(Katherine Lowry talks about her journey with the light design on ‘Summer’)
My role as lighting designer is also that of a story teller, but instead of using words, I use a palette of angles, intensities, tones, hues, tints, colours, and shadows to paint a visual and emotional landscape with. The first thing I did on reading Summer was to make a note of the landscapes and locations of the text. The Mountain, North Dormer, Nettleton, the Red and Brown houses, the library, etc.
To begin with a lighting concept, I like to start by considering the qualities of the light in each situation. For example, what time of day is it? What time of year? Is the source natural like the bright, morning sunlight thrown across the meadow or a small, low stove in the corner of the Brown house? It really gives a sense of the world I’m trying to create by researching how a space is lit naturally before I start to make any artistic choices. Having done my homework I discovered that what I had to work with was a very multi-locational piece, ranging from the vast, endless summer skies across the mountain, right down to cramped, dank interiors of the destitute ‘heathens’ who dwell on it’s side.
This was an exciting challenge for such an intimate space like The Jack. In terms of equipment, there was very little at hand to ‘paint’ all these physical spaces, and then create the shifts in time and place and the quality of the light on top. Such was the case, it meant that every choice I made regarding source, angle, and colour had to be pretty carefully considered!
With this aside, it then came down to thinking about what I wanted to do with it artistically and stylistically. Feeling that the themes of light and dark, expanse and limit, were at the forefront of Summer, I decided to look at paintings of the New Hampshire region and see how others had interpreted the landscape. I wanted to see how they painted the light on the mountain tops, the glittering ripples on the lakes, and the little kisses of sunlight on the trees. It was this that led me to stumble upon the Hudson River School of Painters, and what a find! This 19th century American art movement embodied a group of landscape artists whose main focus was the Hudson River Valley and it’s surrounding area of the Adirondack, Catskill, and White Mountain ranges. What’s more their aesthetic vision was heavily influenced by Romanticism, a movement which validated strong emotions as an authentic source of aesthetic experience, especially the emotions experienced in confronting the sublimity of untamed nature. This stuck with me like glue and I felt strong parallels here to Wharton’s Summer, for example, her use of aesthetic language describing the firework display on the 4th of July as a metaphor for Charity and Harney’s emotional and sexual union; the way that Harney finds something outstanding and beautiful about Charity’s ‘untamed nature’, and the use throughout of pathetic fallacy, and the way the weather and landscape is used by Wharton to describe the emotional undercurrents of Charity’s world. This group of painters seemed to cover every natural event that took place in the play from the warm, dawn light creeping up over the hills, to the crisp, bright, midday beams thrown across the meadows Harney and Charity lounge in, not to mention some dramatic changes into evening. Stunning colours blasting the sky and oppressive, black storms clouds gathering with increasing anger. I felt I’d really hit upon something here and I knew that this would be my inspiration for how I wanted our Summer to look.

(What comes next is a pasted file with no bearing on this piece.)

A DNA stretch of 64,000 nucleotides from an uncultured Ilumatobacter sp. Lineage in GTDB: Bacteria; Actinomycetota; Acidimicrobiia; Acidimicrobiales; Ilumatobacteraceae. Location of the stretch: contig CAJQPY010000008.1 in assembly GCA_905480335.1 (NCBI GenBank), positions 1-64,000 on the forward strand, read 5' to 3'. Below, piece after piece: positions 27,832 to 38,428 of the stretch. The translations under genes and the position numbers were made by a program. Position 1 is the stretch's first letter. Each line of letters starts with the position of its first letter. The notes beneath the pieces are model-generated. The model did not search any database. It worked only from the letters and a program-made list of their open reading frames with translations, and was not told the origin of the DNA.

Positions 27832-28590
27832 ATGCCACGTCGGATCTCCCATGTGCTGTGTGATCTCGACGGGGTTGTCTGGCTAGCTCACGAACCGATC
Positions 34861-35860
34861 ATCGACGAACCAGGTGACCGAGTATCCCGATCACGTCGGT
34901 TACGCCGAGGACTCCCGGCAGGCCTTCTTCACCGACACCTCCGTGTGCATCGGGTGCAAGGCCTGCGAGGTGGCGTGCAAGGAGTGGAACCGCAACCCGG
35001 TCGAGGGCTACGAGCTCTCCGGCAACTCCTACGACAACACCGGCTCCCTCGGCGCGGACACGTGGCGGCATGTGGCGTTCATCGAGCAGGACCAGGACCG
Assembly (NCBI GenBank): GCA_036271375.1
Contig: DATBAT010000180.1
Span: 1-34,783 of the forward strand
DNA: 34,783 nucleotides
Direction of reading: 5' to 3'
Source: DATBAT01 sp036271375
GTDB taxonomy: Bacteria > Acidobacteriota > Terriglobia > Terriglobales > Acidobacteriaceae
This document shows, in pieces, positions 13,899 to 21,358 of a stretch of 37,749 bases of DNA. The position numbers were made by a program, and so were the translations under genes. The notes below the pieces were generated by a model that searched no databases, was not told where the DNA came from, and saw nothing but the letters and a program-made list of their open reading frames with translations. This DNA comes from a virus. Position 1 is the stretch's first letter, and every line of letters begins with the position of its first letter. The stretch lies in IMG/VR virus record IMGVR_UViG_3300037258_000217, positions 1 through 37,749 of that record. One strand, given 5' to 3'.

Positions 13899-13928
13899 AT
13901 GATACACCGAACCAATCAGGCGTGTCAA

I have to admit, I got a bit carried away with my research. I looked at maps of New Hampshire, listened to 19thcentury American composers, and of course, pored over the Hudson River School paintings just to really immerse myself in the place. It was when I was looking a little more closely at this group that I discovered an offshoot style called Luminism. I thought to myself “THIS is what I’ve been looking for!” I started to look at the Luminists and although their compositions focus on the more tranquil, soft side of nature, it was the way they painted the light that really captured my imagination. Luminism has its emphasis in light and shadow, often with an exaggerated light source, and its this sense of light and contrast which makes the subject glow. It’s exactly this chiaroscurist approach which I wanted to use in order to enhance the delineation of the characters and the set. I hope that in keeping it simple and
dramatic, it’s enabled the changes in the lighting at key moments to communicate the feelings and emotions of the characters in their surroundings. Summer is such a strong and emotionally raw play that it was hugely important for me to keep the lighting uncomplicated, and use the subtle shifts in tone and angle to work with the set and the score and really allow what’s at the heart of the play to sing out.
To finish with I’d like to share a piece of my journey with you. Here is a selection of the paintings I discovered during my research, which I’ve put together a short film (click here to watch). I hope you enjoy it!